In the period 1998–2008, total electricity generation in the Netherlands increased by 14 percent. Electricity generation from fossil fuels increased by nearly 8 percent over the same period, while electricity generation from renewable sources quadrupled. As a result, the share of electricity produced from fossil fuels dropped marginally from 90 percent in 1998 to 85 percent in 2008.
Generation of electricity by energy source
More electricity from fossil energy sources
In the Netherlands, electricity is largely generated from fossil fuels, mainly natural gas and coal. Between 1998 and 2008, electricity generation from these fossil sources grew by nearly 8 percent to 90 billion kilowatt-hour (kWh). Natural gas chiefly accounts for the increase. Electricity generated from natural gas increased by nearly 19 percent to 62 billion kWh. Electricity generated from coal dropped by 13 percent to 22 billion kWh.
Electricity generated from fossil energy sources
More natural gas, less coal
Despite the increase in the total amount of electricity generated, the share of fossil electricity dropped. The share of electricity generated from coal fell significantly from 28 percent in 1998 to 21 percent in 2008. On the other hand, the share of electricity generated from natural gas increased from 57 to 59 percent in the period 1998–2008.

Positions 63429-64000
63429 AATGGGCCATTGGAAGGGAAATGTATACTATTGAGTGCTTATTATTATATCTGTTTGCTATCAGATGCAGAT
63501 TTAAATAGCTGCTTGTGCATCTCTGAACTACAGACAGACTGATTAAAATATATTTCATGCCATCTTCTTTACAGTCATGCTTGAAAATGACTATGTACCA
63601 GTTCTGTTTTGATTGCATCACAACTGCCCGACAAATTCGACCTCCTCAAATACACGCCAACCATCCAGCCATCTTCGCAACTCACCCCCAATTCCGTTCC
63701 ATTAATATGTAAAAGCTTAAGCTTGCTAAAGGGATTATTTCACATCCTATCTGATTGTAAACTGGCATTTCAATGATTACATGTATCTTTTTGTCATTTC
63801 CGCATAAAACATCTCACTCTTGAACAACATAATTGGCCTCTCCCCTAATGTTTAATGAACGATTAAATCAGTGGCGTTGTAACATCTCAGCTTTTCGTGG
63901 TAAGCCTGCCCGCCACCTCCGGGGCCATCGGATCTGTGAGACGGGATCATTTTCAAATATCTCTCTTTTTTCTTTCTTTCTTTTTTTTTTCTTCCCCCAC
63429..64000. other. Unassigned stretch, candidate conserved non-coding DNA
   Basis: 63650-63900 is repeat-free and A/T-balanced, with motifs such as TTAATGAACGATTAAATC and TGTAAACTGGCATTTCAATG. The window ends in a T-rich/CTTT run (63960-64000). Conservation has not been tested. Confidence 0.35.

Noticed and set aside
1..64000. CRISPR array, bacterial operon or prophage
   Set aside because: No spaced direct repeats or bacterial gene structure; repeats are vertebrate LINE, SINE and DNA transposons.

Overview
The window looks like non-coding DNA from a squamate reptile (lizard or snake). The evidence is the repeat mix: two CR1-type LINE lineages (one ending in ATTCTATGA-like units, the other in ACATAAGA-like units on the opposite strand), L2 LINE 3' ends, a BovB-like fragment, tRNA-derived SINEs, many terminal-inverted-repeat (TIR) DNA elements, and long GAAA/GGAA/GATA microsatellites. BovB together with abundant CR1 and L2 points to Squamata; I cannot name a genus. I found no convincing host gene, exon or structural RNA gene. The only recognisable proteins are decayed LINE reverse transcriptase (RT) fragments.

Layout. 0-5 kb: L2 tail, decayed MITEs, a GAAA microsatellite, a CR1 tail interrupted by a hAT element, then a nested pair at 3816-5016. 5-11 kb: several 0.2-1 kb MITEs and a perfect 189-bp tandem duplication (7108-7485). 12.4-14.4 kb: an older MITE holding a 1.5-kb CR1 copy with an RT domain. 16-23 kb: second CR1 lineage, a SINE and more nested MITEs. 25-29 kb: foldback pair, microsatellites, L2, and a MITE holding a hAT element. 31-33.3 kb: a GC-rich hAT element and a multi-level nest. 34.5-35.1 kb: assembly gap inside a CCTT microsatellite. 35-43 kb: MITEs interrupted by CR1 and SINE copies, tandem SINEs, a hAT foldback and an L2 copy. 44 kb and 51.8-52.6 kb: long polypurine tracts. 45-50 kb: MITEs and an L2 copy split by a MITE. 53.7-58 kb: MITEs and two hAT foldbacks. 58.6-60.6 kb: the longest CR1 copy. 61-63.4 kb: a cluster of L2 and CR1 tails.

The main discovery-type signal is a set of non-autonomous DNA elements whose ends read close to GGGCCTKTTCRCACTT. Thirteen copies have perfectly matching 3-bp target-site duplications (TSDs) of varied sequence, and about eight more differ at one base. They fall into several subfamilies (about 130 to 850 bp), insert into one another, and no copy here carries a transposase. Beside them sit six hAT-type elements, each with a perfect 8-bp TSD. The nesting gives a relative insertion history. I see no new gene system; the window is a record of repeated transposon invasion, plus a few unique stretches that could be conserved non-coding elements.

Generation of electricity from renewable energy sources
Dramatic increase green electricity
Last year, 9 percent of electricity generated in the Netherlands came from renewable energy sources, as against 2.5 percent in 1998. Wind and biomass electricity grew sharply.
Between 1998 and 2005, the increase in green electricity was mainly due to an increase in the amount of electricity generated from biomass, which tripled to 5 billion kWh in that period. After 2005, the amount of renewable electricity mainly increased, because more electricity was generated by wind turbines. Between 2005 and 2008, it doubled to 4 billion kWh.
Bart van Wezel